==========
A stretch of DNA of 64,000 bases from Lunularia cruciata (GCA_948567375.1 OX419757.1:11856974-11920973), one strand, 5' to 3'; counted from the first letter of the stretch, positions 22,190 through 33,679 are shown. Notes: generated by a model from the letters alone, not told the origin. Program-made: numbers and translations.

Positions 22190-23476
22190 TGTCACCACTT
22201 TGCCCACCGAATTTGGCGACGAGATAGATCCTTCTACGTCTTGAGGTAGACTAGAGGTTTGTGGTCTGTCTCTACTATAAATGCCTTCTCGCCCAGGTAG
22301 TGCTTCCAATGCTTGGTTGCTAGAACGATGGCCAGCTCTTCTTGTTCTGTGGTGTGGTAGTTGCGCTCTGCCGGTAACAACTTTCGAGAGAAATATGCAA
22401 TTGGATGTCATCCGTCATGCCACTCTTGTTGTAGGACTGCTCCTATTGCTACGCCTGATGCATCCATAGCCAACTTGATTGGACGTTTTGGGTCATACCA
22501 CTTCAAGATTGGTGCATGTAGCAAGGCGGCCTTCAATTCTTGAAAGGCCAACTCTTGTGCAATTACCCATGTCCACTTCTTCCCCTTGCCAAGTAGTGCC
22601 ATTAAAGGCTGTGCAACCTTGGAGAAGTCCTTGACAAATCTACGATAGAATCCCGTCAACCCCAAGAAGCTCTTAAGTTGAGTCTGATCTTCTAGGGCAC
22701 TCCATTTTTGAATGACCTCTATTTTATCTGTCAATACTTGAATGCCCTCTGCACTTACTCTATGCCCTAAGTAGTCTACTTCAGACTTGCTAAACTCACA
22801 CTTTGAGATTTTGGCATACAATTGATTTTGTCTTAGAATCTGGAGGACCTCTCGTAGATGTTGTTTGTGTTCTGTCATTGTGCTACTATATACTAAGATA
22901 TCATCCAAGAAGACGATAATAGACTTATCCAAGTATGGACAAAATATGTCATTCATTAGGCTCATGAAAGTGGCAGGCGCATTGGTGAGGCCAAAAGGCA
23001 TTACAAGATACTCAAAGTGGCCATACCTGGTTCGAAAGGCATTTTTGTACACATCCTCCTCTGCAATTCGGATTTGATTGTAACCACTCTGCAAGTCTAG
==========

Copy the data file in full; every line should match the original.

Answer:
A stretch of DNA of 64,000 bases from Lunularia cruciata (GCA_948567375.1 OX419757.1:11856974-11920973), one strand, 5' to 3'; counted from the first letter of the stretch, positions 22,190 through 33,679 are shown. Notes: generated by a model from the letters alone, not told the origin. Program-made: numbers and translations.

Positions 22190-23476
22190 TGTCACCACTT
22201 TGCCCACCGAATTTGGCGACGAGATAGATCCTTCTACGTCTTGAGGTAGACTAGAGGTTTGTGGTCTGTCTCTACTATAAATGCCTTCTCGCCCAGGTAG
22301 TGCTTCCAATGCTTGGTTGCTAGAACGATGGCCAGCTCTTCTTGTTCTGTGGTGTGGTAGTTGCGCTCTGCCGGTAACAACTTTCGAGAGAAATATGCAA
22401 TTGGATGTCATCCGTCATGCCACTCTTGTTGTAGGACTGCTCCTATTGCTACGCCTGATGCATCCATAGCCAACTTGATTGGACGTTTTGGGTCATACCA
22501 CTTCAAGATTGGTGCATGTAGCAAGGCGGCCTTCAATTCTTGAAAGGCCAACTCTTGTGCAATTACCCATGTCCACTTCTTCCCCTTGCCAAGTAGTGCC
22601 ATTAAAGGCTGTGCAACCTTGGAGAAGTCCTTGACAAATCTACGATAGAATCCCGTCAACCCCAAGAAGCTCTTAAGTTGAGTCTGATCTTCTAGGGCAC
22701 TCCATTTTTGAATGACCTCTATTTTATCTGTCAATACTTGAATGCCCTCTGCACTTACTCTATGCCCTAAGTAGTCTACTTCAGACTTGCTAAACTCACA
22801 CTTTGAGATTTTGGCATACAATTGATTTTGTCTTAGAATCTGGAGGACCTCTCGTAGATGTTGTTTGTGTTCTGTCATTGTGCTACTATATACTAAGATA
22901 TCATCCAAGAAGACGATAATAGACTTATCCAAGTATGGACAAAATATGTCATTCATTAGGCTCATGAAAGTGGCAGGCGCATTGGTGAGGCCAAAAGGCA
23001 TTACAAGATACTCAAAGTGGCCATACCTGGTTCGAAAGGCATTTTTGTACACATCCTCCTCTGCAATTCGGATTTGATTGTAACCACTCTGCAAGTCTAG